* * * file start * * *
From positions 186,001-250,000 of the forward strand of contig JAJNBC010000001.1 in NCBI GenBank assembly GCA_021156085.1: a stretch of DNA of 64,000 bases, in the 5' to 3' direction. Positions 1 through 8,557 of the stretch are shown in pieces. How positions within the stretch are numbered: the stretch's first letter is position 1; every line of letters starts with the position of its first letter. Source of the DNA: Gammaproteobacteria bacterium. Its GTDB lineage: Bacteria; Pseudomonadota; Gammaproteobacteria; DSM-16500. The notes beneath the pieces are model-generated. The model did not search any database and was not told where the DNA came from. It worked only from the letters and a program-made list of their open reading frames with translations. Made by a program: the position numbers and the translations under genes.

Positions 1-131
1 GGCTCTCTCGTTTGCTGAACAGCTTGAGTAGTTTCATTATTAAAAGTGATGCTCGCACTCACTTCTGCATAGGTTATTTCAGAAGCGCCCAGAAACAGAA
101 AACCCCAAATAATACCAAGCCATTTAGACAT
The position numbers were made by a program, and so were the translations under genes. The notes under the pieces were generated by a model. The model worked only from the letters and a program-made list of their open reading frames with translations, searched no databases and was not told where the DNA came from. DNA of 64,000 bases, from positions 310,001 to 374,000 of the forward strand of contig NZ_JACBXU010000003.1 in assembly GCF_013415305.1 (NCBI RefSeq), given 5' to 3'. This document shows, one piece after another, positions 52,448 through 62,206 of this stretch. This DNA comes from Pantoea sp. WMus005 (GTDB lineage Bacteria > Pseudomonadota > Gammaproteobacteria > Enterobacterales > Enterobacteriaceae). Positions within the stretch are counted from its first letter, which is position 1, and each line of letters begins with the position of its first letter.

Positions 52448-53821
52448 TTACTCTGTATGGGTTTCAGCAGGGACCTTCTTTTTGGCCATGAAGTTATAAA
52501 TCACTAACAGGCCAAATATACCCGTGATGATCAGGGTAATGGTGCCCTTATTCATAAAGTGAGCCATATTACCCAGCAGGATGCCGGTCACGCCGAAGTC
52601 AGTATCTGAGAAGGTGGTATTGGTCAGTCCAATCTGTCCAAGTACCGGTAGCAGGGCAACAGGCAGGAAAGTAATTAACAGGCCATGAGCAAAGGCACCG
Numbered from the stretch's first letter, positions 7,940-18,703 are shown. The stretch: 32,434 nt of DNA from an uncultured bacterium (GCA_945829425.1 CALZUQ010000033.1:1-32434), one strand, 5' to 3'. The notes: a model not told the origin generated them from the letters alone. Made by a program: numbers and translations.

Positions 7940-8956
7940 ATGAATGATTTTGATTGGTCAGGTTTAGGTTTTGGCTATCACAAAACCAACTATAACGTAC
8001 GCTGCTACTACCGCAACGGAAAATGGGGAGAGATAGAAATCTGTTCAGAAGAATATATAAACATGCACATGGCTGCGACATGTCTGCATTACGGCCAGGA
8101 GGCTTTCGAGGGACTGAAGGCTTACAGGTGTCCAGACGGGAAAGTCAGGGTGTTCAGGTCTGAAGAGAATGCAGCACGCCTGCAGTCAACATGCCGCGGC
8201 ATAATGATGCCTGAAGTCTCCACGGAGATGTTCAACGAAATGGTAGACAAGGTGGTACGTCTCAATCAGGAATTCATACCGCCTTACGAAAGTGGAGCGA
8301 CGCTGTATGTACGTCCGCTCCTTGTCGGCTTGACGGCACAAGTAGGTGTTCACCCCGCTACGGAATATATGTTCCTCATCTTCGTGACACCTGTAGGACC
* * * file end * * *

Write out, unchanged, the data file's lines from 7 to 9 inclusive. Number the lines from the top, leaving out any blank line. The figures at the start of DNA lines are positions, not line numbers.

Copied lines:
52448 TTACTCTGTATGGGTTTCAGCAGGGACCTTCTTTTTGGCCATGAAGTTATAAA
52501 TCACTAACAGGCCAAATATACCCGTGATGATCAGGGTAATGGTGCCCTTATTCATAAAGTGAGCCATATTACCCAGCAGGATGCCGGTCACGCCGAAGTC
52601 AGTATCTGAGAAGGTGGTATTGGTCAGTCCAATCTGTCCAAGTACCGGTAGCAGGGCAACAGGCAGGAAAGTAATTAACAGGCCATGAGCAAAGGCACCG